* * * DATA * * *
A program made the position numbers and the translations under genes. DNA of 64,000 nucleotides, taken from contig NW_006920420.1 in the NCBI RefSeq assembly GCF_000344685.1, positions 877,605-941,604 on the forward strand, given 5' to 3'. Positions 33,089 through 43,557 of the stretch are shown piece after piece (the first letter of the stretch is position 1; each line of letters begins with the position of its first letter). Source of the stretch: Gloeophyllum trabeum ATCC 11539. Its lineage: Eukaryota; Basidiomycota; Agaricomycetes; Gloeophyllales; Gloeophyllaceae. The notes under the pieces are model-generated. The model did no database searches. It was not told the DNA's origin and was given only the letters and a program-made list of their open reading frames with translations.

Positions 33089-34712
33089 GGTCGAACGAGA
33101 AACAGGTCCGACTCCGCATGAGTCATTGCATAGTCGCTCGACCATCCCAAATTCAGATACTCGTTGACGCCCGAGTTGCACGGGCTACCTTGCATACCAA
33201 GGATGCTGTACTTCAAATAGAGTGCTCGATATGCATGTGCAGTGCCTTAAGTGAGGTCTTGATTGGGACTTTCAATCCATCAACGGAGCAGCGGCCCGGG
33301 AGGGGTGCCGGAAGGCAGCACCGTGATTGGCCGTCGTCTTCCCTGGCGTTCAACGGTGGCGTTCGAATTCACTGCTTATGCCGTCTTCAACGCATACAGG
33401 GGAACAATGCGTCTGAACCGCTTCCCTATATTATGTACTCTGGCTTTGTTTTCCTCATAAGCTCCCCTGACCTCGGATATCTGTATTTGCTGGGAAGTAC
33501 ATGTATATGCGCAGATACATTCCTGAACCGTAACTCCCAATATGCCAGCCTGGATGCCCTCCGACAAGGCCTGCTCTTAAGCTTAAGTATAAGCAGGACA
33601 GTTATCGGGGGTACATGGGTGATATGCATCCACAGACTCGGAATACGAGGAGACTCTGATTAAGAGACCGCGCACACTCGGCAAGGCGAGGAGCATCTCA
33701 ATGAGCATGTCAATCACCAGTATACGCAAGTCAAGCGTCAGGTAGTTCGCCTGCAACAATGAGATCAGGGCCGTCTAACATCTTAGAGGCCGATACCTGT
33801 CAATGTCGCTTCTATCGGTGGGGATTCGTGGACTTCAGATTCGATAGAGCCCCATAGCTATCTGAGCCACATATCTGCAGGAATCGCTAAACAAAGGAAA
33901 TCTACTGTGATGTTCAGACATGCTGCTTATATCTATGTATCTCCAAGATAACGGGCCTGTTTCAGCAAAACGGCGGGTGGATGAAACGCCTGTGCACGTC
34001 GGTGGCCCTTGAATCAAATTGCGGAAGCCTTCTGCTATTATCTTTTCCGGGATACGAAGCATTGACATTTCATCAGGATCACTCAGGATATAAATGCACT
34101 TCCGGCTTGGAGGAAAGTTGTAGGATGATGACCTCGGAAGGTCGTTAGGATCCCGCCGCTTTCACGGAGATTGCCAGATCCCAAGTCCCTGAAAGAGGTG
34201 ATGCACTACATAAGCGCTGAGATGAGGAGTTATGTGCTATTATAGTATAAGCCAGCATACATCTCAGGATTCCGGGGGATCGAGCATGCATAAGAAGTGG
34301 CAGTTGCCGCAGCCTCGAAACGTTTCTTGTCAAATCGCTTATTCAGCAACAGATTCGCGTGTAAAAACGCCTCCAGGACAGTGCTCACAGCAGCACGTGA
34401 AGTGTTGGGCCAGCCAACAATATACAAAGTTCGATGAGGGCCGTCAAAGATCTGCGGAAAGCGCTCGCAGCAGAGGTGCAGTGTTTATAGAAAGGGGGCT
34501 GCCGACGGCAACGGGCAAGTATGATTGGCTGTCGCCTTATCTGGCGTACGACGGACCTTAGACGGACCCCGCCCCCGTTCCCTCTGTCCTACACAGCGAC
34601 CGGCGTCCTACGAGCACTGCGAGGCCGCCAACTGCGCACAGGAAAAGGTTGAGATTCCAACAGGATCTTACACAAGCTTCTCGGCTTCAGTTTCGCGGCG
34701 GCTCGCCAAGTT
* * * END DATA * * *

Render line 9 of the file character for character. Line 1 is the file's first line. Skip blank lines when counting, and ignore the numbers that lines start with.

33601 GTTATCGGGGGTACATGGGTGATATGCATCCACAGACTCGGAATACGAGGAGACTCTGATTAAGAGACCGCGCACACTCGGCAAGGCGAGGAGCATCTCA